I told you all that things yesterday were better… And honestly, it wasn’t terrible. I have made my fourth official trip to the principal’s office today. The rest of my students were great! I even gave out candy but that was after the one student had gone to the office and stayed there all day. Things are wild here in the fourth grade. While I was in the office, the principal said she didn’t think I was doing a terrible job and didn’t think I couldn’t handle it. That was really nice. It feels nice that other people do not think I am doing as bad as I think I am. Between our principal’s, my intermediate mentor teacher’s, and Mrs. K.’s help and advice, maybe one day I will be able to do this.
Day nine of my teaching career and I spent an a half an hour of it in the principal’s office. Other than my interview and the daily announcements she gives to the whole school, I haven’t had many interactions with my building principal. She is pretty busy.
Compared to the last time I was in the principal’s office (you can read about it on my student teaching blog The View from Student Teaching) this time was a breeze. My students were definitely more rattled than I was though I can hardly imagine feeling more sick and nervous than I was. At least I did not cry… About that.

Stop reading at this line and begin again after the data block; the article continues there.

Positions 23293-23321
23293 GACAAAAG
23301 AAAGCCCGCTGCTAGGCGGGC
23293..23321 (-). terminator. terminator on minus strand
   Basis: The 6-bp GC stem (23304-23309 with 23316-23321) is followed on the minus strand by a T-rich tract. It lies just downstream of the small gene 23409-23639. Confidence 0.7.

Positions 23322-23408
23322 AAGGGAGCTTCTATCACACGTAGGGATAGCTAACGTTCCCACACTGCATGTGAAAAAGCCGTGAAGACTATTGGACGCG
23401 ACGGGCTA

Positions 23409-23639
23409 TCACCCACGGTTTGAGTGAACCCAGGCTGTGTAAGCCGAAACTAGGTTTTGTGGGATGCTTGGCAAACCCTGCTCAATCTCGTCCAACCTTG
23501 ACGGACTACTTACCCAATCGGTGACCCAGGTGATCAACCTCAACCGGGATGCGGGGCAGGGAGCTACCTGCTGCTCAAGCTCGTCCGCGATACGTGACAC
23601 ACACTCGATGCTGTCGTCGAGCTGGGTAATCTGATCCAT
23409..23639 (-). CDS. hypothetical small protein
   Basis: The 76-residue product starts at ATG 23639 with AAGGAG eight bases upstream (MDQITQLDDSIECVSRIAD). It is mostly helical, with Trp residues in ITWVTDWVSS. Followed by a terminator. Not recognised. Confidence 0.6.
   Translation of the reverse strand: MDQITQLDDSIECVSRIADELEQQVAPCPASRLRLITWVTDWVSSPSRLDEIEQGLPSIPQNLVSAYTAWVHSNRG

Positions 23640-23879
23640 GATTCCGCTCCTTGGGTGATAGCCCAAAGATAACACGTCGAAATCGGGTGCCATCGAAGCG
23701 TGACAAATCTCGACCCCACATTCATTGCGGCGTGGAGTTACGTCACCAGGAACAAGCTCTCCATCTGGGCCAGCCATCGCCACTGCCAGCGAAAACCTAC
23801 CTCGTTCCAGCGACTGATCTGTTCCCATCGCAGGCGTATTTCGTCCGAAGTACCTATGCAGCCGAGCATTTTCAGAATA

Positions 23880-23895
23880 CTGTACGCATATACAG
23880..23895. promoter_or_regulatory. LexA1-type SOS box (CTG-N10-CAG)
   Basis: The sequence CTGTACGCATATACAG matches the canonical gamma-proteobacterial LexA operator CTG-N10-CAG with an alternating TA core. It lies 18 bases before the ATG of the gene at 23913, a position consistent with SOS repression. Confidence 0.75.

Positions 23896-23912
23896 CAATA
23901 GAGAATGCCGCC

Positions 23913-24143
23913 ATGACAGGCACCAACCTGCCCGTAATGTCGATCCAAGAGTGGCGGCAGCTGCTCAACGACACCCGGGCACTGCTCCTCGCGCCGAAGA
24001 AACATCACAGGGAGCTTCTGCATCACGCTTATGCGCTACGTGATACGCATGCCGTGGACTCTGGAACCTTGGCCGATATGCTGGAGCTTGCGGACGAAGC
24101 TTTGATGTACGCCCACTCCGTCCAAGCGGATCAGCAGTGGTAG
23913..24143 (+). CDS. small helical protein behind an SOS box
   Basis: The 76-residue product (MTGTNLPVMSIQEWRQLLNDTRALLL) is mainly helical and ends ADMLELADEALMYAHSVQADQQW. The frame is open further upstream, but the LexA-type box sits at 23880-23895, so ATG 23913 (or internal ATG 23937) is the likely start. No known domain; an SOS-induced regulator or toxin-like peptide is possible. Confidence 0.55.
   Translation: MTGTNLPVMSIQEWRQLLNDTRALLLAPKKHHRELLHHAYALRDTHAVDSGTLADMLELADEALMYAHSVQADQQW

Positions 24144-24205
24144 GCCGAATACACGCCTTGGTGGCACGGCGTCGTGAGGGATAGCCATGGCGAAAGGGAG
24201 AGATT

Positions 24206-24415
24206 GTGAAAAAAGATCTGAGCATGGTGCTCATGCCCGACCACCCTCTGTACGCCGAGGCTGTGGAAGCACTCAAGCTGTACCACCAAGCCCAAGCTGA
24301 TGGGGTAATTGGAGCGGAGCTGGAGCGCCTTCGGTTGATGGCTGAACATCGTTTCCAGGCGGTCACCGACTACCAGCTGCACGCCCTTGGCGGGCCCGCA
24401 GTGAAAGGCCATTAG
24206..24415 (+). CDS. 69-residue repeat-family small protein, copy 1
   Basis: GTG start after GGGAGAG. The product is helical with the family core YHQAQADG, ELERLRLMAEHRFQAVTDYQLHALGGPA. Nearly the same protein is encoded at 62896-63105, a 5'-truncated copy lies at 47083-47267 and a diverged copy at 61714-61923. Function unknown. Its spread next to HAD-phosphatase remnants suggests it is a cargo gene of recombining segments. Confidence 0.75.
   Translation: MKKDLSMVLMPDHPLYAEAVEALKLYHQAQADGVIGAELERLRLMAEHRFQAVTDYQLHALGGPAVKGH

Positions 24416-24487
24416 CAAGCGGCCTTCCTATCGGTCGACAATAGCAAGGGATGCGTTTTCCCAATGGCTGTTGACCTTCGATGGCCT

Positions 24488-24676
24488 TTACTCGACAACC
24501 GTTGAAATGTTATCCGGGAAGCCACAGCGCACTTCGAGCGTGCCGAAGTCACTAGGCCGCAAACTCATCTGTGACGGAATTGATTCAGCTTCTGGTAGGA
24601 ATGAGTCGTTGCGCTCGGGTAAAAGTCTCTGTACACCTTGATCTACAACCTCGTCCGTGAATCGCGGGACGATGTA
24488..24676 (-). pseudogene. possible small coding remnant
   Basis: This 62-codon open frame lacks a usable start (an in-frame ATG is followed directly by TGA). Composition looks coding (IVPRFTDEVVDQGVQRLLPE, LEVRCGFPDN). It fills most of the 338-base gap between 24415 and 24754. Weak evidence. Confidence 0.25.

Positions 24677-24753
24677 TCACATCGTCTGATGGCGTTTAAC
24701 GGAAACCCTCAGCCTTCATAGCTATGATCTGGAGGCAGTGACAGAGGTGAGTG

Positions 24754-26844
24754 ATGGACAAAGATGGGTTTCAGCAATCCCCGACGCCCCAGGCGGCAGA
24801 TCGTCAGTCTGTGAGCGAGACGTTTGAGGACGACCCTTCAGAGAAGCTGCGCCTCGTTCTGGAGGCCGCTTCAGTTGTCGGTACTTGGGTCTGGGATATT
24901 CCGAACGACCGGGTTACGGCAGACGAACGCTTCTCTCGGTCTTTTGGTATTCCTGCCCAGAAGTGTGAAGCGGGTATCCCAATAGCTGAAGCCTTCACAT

Picture this, now. Here I am standing in the office wanting to be nearly anywhere else on earth and I have already gone this far and can’t turn back. Visions of the last time I was in a principal’s office flashed in my brain. The way the pattern on the carpet swirled in front of me and I could almost imagine myself throwing up right on that floor. It made me a little more nauseous than I already was to think back to that last time.
I suppose it shows I have made improvements to my outside-of- the-classroom teaching skills that I was slightly less terrified at this moment. I actually felt as though I had the upper hand instead of feeling like I might be scolded for bringing them to the office for something petty. There in lies (so far) what I found as the biggest difference between my student teaching and teaching; I am less afraid to make decisions that require involving others. Yes, I want to do it by myself but I also know that when I say there is a problem others know it is a problem. When I student taught, if I couldn’t go to my mentor teacher about it, I didn’t go to anyone because I felt like others were not responsible for me and my problems. Now I recognize that some things have to be delt with with the help of others.
Even in the few days I have been on my own (mostly) in the room, I have noticed changes. I am more confident in my ability to make snap decisions in a rational way. I do not feel so nervous punishing students for misbehaving.
I suppose this little trip to the principal’s office lead me a little further toward being the best teacher I can be.